“Putin continues to prove he’s one of the few men in the world powerful enough to do what he wants,” the magazine said.
Putin’s ratings haven’t suffered a bit – even after sanctions imposed by the Western countries and Russia’s deepening recession. On the contrary, his approval ratings in Russia have rocketed up to almost 90 percent.
Russia’s ongoing anti-terror operation in Syria, in which targeted airstrikes have already killed hundreds of militants, destroyed tons of terrorist hardware and much of their infrastructure, as well as Putin’s face-to-face meeting with Syrian President Bashar Assad have contributed to “making the US and NATO look weak in the region, and helping rebuild Russian influence abroad,” Forbes noted.
Angela Merkel, the most powerful woman in the world according to Forbes, has risen from fifth place last year to second place in 2015. Her strong stances when dealing with the influx of Syrian refugees and the Greek financial crisis brought her up to the new level.
Barack Obama wasn’t so lucky this year, giving way to both Putin and Merkel and coming in third. In the closing stages of his second term in office, Obama is losing influence and power. However, Forbes still lauds the United States as “the world’s greatest economic, cultural, diplomatic, technological and military power.”
“The men and women who are featured on Forbes’ annual ranking of the World’s Most Powerful People are the 0.00000001% – the global elite whose actions move the planet. These heads of state, financiers, philanthropists and entrepreneurs truly run the world,” the magazine says in describing its list.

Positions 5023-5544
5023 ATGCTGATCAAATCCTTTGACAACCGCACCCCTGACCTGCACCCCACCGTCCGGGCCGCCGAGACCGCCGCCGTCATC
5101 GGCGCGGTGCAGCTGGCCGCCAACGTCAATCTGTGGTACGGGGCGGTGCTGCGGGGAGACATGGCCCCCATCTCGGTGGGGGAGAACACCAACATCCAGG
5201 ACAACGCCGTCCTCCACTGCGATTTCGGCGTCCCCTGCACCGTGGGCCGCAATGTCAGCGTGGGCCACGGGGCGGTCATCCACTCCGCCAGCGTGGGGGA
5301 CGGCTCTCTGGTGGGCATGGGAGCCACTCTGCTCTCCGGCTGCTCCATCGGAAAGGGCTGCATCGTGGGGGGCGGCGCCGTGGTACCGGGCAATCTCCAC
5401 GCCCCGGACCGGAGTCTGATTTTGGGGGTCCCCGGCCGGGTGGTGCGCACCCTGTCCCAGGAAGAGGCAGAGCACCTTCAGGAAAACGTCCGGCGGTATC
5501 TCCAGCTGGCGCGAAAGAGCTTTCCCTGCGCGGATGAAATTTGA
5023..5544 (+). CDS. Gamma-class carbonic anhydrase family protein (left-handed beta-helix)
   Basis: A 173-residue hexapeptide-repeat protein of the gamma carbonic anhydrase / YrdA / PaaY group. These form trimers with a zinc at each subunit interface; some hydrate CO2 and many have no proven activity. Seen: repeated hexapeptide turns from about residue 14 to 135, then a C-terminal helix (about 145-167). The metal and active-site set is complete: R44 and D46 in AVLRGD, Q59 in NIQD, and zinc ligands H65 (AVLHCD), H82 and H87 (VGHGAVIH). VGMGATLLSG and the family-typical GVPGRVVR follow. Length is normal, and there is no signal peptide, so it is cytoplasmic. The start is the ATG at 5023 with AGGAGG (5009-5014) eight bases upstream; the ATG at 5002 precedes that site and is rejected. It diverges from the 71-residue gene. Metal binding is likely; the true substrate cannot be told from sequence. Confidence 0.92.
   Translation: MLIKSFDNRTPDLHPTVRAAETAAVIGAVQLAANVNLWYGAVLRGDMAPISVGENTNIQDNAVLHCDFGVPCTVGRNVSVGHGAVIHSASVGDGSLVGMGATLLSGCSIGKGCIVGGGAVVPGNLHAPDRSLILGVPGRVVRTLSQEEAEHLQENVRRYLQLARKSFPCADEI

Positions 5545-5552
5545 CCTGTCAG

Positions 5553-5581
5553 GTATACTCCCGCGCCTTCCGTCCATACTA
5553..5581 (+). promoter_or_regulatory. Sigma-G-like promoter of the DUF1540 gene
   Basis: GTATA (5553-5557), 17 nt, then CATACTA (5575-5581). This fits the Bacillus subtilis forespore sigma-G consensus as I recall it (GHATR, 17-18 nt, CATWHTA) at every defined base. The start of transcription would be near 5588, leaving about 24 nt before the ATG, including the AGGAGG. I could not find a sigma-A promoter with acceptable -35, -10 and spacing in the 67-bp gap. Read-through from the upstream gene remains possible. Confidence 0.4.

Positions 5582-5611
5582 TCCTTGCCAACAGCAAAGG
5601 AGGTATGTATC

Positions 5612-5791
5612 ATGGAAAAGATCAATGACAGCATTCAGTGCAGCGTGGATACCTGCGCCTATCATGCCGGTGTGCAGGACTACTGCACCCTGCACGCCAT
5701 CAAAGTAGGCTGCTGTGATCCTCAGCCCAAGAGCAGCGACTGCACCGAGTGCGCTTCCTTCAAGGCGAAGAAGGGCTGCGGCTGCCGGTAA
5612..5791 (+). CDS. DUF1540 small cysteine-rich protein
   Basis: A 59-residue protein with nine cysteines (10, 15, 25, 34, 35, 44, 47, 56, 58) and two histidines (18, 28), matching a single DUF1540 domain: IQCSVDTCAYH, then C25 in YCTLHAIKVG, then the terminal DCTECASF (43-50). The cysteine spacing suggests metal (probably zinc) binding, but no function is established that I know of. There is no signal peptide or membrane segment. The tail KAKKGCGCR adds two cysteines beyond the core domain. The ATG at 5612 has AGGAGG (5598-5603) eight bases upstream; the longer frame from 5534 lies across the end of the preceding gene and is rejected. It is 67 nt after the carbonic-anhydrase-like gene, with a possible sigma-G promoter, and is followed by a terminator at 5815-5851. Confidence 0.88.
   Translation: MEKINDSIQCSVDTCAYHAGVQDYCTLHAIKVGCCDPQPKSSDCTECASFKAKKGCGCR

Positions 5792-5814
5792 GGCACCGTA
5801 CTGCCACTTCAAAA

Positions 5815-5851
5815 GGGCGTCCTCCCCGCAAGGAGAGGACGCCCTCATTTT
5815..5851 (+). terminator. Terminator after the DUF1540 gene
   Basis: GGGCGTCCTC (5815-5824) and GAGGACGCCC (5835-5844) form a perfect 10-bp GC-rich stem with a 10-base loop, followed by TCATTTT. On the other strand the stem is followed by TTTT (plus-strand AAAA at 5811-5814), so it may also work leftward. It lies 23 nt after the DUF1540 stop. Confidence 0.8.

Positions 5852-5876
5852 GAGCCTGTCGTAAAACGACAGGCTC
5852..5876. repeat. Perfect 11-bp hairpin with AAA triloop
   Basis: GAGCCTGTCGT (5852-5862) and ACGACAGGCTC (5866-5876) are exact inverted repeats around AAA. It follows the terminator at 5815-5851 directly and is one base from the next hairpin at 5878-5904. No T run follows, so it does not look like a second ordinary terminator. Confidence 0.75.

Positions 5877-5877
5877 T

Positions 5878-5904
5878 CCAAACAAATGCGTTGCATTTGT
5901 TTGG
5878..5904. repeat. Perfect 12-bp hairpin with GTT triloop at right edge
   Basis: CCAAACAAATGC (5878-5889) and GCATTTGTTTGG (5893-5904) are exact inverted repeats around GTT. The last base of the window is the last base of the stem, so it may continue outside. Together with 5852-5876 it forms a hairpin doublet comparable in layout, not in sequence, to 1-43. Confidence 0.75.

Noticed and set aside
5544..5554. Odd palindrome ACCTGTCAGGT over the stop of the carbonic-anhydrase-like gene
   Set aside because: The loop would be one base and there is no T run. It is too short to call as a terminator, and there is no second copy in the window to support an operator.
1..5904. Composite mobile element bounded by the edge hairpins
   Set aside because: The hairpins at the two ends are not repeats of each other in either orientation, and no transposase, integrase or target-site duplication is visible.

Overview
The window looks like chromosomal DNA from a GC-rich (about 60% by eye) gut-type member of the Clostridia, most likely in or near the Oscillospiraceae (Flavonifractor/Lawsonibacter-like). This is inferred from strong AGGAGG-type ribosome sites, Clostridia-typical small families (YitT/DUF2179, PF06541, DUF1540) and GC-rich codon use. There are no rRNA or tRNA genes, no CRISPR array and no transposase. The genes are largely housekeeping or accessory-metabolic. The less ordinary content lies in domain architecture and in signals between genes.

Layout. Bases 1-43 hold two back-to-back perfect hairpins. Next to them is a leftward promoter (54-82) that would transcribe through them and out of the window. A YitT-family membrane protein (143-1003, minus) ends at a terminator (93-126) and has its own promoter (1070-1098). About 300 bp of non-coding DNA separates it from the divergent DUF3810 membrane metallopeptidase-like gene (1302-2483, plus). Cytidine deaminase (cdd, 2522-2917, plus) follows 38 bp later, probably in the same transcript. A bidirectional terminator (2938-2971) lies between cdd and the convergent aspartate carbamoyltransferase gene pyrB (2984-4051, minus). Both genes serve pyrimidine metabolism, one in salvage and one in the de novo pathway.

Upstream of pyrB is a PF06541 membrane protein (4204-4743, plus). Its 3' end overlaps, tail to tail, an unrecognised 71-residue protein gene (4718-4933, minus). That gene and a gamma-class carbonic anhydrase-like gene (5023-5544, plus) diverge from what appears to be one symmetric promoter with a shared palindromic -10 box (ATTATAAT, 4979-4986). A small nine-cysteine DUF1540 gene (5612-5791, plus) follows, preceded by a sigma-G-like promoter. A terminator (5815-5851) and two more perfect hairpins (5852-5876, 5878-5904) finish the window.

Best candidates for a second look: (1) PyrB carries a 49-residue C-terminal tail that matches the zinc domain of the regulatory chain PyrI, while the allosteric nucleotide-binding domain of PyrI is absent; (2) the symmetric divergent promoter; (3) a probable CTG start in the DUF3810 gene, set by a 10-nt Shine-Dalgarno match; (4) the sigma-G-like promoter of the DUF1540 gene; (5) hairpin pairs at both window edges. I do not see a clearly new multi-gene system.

Forbes considers hundreds of candidates from various spheres and bases its decision on four criteria.
The first is whether the person has influence over lots of other people. A good example here is Pope Francis, who is regarded as a spiritual leader by more than a billion people, and thus came in forth.
The second criterion is the financial condition of a candidate. Heads of the states were compared according to their countries’ GDPs, and CEOs by their companies’ revenues. Personal financial assets were also taken into consideration, which obviously helped Bill Gates secure sixth place.
The number of “spheres” over which a candidate has power is the third criteria. Lastly, it is also important how actively and successfully a candidate wields their power.
“Any ranking of the world’s most powerful people is going to be subjective, so we don’t pretend ours is definitive. It’s meant to be the beginning of a conversation, not the final word,” Forbes concluded.